Firstly, we conduct experiments to compare our approaches with Mintz-09 [Mintz et al.2009], MultiR-11 [Hoffmann et al.2011], MIML-12 and MIML-at-least-one-12 [Surdeanu et al.2012] on NYT’10 dataset. Surdeanu et al. Surdeanu2012 released the open source code151515http://nlp.stanford.edu/software/mimlre.shtml to reproduce the experimental results on those previous methods. Moreover, their programs can control the feature sparsity degree through a threshold which filters the features that appears less than times. They set in the original code by default. Therefore, we follow their settings and adopt the same way to filter the features. In this way, we guarantee the fair comparison for all methods. Figure 4 (a) shows that our approaches achieve the significant improvement on performance.
We also perform the experiments to compare our approaches with the state-of-the-art NFE-13161616Readers may refer to the website, http://www.riedelcastro.org/uschema for the details of those methods. We bypass the description due to the limitation of space. [Riedel et al.2013] and its sub-methods (N-13, F-13 and NF-13) on NYT’13 dataset. Figure 4 (b) illustrates that our approaches still outperform the state-of-the-art methods.
In practical applications, we also concern about the precision on Top-N predicted relation instances. Therefore, We compare the precision of Top-100s, Top-200s and Top-500s for DRMC-1, DRMC-b and the state-of-the-art method NFE-13 [Riedel et al.2013]. Table 3 shows that DRMC-b and DRMC-1 achieve 24.0% and 26.6% precision increments on average, respectively.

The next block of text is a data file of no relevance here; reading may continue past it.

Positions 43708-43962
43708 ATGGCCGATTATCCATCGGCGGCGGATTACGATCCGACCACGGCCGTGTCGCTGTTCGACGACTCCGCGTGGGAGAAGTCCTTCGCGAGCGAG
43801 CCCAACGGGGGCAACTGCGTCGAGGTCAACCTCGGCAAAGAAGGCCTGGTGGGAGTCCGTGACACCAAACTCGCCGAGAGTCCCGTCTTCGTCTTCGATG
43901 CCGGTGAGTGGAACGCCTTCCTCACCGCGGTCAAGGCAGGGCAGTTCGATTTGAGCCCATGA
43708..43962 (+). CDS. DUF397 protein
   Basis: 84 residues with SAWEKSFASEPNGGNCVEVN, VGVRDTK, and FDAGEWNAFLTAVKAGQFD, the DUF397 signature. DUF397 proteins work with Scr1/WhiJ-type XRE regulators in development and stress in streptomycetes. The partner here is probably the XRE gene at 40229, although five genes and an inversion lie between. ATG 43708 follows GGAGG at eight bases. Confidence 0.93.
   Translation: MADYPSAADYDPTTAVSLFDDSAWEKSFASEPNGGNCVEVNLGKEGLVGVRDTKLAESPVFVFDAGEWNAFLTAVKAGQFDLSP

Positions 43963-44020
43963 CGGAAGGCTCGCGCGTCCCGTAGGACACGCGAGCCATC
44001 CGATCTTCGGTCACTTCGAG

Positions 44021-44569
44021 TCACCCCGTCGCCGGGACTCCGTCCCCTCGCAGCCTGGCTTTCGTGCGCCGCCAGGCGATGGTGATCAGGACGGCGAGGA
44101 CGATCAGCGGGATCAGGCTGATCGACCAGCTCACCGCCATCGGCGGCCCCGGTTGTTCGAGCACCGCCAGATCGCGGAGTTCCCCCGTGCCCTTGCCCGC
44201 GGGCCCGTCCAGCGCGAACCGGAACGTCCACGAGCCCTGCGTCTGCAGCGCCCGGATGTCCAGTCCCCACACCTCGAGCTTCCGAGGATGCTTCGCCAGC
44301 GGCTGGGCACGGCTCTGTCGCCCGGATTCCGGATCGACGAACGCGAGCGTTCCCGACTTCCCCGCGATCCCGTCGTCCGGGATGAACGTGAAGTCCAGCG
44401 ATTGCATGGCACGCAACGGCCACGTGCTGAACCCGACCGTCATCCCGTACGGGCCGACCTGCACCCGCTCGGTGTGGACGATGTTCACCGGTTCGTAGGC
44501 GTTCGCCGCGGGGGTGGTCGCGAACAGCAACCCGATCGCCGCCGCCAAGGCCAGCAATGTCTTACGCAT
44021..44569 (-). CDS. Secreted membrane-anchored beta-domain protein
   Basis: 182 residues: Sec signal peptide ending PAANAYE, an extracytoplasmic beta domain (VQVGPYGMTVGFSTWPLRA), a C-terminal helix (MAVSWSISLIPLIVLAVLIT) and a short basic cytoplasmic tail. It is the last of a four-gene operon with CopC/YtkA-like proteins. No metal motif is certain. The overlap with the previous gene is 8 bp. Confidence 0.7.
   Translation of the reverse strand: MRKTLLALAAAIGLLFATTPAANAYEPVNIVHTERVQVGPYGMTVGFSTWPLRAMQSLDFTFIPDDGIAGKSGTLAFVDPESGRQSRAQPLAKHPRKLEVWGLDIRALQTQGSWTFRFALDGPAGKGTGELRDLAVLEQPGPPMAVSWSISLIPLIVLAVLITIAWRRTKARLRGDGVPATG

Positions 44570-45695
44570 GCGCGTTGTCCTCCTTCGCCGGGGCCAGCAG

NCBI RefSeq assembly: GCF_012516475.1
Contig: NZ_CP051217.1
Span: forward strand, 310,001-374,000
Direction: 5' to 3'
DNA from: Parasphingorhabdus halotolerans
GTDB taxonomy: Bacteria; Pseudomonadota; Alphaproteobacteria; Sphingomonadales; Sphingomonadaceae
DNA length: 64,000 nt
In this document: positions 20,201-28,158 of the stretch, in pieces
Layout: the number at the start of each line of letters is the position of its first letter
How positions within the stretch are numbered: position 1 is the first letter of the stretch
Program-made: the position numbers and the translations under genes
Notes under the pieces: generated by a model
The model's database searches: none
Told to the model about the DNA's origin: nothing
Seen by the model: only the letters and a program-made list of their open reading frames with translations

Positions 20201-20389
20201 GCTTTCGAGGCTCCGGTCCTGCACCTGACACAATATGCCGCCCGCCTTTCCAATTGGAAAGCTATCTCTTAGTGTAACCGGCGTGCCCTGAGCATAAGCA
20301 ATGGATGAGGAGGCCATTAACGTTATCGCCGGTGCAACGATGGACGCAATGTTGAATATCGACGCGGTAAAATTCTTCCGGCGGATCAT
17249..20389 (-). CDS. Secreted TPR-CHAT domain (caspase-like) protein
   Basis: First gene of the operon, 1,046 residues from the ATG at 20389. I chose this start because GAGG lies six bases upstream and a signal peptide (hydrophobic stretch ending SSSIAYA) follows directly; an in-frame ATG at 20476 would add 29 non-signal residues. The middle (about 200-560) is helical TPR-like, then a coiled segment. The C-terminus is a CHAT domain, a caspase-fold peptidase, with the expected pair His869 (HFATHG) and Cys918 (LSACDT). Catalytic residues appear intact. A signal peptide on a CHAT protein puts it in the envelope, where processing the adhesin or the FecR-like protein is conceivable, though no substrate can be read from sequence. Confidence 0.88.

We have mentioned that the basic alignment assumption of distant supervision [Mintz et al.2009] tends to generate noisy (noisy features and incomplete labels) and sparse (sparse features) data. In this section, we discuss how our approaches tackle these natural flaws.
Due to the noisy features and incomplete labels, the underlying low-rank data matrix with truly effective information tends to be corrupted and the rank of observed data matrix can be extremely high. Figure 5 demonstrates that the ranks of data matrices are approximately 2,000 for the initial optimization of DRMC-b and DRMC-1. However, those high ranks result in poor performance. As the ranks decline before approaching the optimum, the performance gradually improves, implying that our approaches filter the noise in data and keep the principal information for classification via recovering the underlying low-rank data matrix.